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NASA’s AIRS Instrument on Aqua Satellite takes image of Hurricane Florence

 

NASA’s Jet Propulsion Laboratory

NASA - National Aeronautics and Space AdministrationPasadena, CA – All eyes were on Hurricane Florence Wednesday as the Category 3 storm barreled toward the U.S. East Coast. NASA’s Atmospheric Infrared Sounder (AIRS) instrument was watching, too, and captured new imagery of the storm’s approach.

AIRS, in conjunction with the Advanced Microwave Sounding Unit (AMSU), senses emitted infrared and microwave radiation from Earth to provide a three-dimensional look at weather and climate. It acquired infrared and visible light images at 12:30pm CDT Wednesday.

This image shows Hurricane Florence in infrared light, and was taken at 12:35pm CT on Wednesday, September 12th, 2018 by the Atmospheric Infrared Sounder (AIRS) on board NASA's Aqua satellite. Florence underwent rapid intensification from Category 2 to Category 4 yesterday and was a Category 3 storm as of Wednesday evening. (NASA/JPL-Caltech)

This image shows Hurricane Florence in infrared light, and was taken at 12:35pm CT on Wednesday, September 12th, 2018 by the Atmospheric Infrared Sounder (AIRS) on board NASA’s Aqua satellite. Florence underwent rapid intensification from Category 2 to Category 4 yesterday and was a Category 3 storm as of Wednesday evening. (NASA/JPL-Caltech)

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NASA’s Dawn spacecraft nears Mission’s End

 

NASA’s Jet Propulsion Laboratory

NASA - National Aeronautics and Space AdministrationPasadena, CA – NASA’s Dawn mission is drawing to a close after 11 years of breaking new ground in planetary science, gathering breathtaking imagery, and performing unprecedented feats of spacecraft engineering.

Dawn’s mission was extended several times, outperforming scientists’ expectations in its exploration of two planet-like bodies, Ceres and Vesta, that make up 45 percent of the mass of the main asteroid belt. Now the spacecraft is about to run out of a key fuel, hydrazine. When that happens, most likely between mid-September and mid-October, Dawn will lose its ability to communicate with Earth. It will remain in a silent orbit around Ceres for decades.

Artist's concept of NASA's Dawn spacecraft orbiting dwarf planet Ceres. (NASA/JPL-Caltech/UCLA/MPS/DLR/IDA)

Artist’s concept of NASA’s Dawn spacecraft orbiting dwarf planet Ceres. (NASA/JPL-Caltech/UCLA/MPS/DLR/IDA)

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NASA’s New Horizons Spacecraft sees its next target Ultima Thule

 

NASA Headquarters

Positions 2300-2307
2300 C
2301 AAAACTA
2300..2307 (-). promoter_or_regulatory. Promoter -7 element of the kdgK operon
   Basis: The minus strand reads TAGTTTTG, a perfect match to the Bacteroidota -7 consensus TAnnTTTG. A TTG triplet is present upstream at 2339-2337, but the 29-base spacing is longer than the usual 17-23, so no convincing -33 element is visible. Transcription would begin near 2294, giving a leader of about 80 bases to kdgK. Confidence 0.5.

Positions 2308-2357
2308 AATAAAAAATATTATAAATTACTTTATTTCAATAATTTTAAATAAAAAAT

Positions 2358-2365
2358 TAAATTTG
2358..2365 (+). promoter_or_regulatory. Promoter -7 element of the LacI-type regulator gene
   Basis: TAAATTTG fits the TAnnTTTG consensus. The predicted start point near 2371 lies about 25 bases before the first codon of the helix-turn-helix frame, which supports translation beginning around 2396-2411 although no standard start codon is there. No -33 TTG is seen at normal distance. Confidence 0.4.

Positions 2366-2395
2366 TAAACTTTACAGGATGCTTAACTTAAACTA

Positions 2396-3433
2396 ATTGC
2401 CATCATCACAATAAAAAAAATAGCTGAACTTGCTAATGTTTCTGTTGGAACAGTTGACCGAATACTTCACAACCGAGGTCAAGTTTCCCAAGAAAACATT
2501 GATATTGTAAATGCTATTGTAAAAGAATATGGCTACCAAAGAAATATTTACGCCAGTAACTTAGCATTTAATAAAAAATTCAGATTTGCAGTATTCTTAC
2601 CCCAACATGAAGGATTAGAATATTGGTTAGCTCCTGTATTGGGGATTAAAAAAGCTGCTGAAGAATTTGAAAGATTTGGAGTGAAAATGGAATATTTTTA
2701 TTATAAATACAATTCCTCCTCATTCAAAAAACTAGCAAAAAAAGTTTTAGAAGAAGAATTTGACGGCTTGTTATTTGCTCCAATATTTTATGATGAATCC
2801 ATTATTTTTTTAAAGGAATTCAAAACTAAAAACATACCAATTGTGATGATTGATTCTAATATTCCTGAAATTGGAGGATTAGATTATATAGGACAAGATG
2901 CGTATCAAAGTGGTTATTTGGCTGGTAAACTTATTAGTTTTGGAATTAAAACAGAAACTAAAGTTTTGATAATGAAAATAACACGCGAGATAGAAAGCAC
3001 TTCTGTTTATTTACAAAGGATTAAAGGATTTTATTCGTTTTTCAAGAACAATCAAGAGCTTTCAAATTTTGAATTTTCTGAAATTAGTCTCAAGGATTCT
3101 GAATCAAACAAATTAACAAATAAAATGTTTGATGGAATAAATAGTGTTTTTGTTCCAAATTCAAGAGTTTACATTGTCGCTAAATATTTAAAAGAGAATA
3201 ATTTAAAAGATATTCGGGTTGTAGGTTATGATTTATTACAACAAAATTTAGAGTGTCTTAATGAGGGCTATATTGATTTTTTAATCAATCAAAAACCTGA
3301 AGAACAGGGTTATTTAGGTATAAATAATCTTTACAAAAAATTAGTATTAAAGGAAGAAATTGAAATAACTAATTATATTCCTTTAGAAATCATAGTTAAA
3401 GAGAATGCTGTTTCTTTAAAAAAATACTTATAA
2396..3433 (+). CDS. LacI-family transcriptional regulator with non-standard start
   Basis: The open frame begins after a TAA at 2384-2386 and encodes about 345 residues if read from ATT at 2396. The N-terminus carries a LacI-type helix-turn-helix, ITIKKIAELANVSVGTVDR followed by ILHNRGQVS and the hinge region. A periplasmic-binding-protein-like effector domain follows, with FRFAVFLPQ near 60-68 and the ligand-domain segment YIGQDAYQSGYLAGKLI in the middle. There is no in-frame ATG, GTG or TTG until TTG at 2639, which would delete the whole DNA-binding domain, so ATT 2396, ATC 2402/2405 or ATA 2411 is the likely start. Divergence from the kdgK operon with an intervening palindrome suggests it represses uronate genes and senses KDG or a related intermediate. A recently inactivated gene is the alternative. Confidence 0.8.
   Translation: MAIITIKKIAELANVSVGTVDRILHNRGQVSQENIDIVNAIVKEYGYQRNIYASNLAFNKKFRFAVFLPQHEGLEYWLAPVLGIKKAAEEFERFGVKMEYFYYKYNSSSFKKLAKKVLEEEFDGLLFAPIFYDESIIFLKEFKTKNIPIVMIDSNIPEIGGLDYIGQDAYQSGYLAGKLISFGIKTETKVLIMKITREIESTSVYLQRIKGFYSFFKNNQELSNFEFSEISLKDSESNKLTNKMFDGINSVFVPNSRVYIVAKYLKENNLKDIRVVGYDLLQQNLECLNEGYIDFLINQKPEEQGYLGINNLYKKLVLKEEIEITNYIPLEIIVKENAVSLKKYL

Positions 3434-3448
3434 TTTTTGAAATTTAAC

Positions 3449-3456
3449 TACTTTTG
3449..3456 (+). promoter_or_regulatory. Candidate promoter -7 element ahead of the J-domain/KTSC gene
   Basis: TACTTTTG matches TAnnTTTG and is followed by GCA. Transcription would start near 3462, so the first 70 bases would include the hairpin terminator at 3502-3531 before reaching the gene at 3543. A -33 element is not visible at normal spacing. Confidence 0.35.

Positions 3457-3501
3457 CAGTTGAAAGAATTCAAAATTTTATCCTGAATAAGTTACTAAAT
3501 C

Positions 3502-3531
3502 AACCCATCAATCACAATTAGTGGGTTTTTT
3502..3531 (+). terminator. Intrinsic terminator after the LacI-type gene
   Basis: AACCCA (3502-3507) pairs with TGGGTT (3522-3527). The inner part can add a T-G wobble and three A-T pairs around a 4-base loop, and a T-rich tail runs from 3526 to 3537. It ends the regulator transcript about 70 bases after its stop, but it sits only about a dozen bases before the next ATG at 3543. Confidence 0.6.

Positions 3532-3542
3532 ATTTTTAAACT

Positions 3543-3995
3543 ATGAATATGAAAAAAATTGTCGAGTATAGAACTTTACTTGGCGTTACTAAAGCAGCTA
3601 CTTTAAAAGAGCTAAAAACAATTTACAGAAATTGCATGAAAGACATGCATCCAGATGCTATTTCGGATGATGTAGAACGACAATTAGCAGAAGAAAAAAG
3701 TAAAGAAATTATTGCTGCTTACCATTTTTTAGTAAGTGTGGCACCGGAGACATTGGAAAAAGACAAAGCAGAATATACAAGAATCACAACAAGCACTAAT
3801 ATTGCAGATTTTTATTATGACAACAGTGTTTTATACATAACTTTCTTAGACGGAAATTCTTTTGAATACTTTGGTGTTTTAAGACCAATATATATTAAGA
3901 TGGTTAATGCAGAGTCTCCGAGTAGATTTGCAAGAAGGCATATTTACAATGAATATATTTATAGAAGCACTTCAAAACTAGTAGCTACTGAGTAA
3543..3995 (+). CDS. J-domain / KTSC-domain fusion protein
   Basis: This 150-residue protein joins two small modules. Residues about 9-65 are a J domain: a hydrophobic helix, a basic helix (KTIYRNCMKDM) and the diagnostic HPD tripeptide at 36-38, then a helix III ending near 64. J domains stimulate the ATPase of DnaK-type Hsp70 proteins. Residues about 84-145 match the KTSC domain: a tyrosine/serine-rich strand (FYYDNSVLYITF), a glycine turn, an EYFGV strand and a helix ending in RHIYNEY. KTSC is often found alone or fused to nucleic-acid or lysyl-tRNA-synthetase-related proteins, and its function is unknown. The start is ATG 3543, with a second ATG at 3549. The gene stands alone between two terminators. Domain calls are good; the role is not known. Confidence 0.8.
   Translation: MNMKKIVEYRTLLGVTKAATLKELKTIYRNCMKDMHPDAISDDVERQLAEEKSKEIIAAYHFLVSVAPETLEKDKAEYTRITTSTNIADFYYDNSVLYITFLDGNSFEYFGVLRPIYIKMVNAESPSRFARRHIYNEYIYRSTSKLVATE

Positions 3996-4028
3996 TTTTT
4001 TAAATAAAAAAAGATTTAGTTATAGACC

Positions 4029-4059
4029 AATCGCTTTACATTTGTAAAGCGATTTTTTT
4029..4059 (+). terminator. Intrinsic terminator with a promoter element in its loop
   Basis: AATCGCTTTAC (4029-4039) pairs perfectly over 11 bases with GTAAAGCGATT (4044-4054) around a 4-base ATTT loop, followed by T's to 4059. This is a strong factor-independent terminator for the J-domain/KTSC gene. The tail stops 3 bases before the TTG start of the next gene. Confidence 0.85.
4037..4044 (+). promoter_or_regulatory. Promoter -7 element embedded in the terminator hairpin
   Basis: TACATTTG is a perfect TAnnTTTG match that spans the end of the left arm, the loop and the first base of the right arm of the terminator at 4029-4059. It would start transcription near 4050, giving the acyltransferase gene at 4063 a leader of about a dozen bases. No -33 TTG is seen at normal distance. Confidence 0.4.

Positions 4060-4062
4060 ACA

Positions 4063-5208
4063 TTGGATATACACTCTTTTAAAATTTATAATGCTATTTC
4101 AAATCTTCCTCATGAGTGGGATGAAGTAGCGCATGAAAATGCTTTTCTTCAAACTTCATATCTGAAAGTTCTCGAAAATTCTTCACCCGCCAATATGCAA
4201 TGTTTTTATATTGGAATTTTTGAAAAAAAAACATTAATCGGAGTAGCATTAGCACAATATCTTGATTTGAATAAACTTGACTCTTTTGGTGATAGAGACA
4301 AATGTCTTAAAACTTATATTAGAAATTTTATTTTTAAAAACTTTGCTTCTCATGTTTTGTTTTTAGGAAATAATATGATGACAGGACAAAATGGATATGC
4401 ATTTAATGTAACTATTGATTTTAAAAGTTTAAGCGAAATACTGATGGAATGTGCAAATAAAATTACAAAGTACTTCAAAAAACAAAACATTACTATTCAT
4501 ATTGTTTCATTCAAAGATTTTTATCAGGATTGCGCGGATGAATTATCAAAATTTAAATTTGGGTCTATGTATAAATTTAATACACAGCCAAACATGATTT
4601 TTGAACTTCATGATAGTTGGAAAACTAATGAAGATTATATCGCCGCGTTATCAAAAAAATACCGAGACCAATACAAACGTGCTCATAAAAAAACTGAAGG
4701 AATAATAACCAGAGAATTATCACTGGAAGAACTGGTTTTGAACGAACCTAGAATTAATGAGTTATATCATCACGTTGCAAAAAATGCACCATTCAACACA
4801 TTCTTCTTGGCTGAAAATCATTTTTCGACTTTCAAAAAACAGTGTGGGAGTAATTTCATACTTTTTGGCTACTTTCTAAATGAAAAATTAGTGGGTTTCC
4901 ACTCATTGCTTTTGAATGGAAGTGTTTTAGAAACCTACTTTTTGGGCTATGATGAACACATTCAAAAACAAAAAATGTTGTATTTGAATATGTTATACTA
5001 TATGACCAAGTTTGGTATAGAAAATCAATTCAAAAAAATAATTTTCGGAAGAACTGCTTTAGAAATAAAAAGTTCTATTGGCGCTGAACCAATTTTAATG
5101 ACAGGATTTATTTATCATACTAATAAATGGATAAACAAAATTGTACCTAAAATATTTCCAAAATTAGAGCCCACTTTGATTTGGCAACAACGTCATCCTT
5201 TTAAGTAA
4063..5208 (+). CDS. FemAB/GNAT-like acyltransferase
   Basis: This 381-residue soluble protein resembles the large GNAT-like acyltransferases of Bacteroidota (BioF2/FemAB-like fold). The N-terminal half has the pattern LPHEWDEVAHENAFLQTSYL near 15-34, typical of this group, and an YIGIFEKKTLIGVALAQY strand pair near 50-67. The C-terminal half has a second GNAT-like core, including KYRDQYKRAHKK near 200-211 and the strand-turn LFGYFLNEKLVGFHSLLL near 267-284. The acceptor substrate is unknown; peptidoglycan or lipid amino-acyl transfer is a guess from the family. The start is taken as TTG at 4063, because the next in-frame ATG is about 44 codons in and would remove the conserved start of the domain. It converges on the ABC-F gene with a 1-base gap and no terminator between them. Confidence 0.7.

NASA - National Aeronautics and Space AdministrationWashington, D.C. – NASA’s New Horizons spacecraft has made its first detection of its next flyby target, the Kuiper Belt object nicknamed Ultima Thule, more than four months ahead of its New Year’s 2019 close encounter.

Mission team members were thrilled – if not a little surprised – that New Horizons’ telescopic Long Range Reconnaissance Imager (LORRI) was able to see the small, dim object while still more than 100 million miles away, and against a dense background of stars. Taken August 16th, 2018 and transmitted home through NASA’s Deep Space Network over the following days, the set of 48 images marked the team’s first attempt to find Ultima with the spacecraft’s own cameras. 

The figure on the left is a composite image produced by adding 48 different exposures from the News Horizons Long Range Reconnaissance Imager (LORRI), each with an exposure time of 29.967 seconds, taken on Aug. 16, 2018. The predicted position of the Kuiper Belt object nicknamed Ultima Thule is at the center of the yellow box, and is indicated by the yellow crosshairs, just above and left of a nearby star that is approximately 17 times brighter than Ultima. At right is a magnified view of the region in the yellow box. (NASA/JHUAPL/SwRI)

The figure on the left is a composite image produced by adding 48 different exposures from the News Horizons Long Range Reconnaissance Imager (LORRI), each with an exposure time of 29.967 seconds, taken on Aug. 16, 2018. The predicted position of the Kuiper Belt object nicknamed Ultima Thule is at the center of the yellow box, and is indicated by the yellow crosshairs, just above and left of a nearby star that is approximately 17 times brighter than Ultima. At right is a magnified view of the region in the yellow box. (NASA/JHUAPL/SwRI)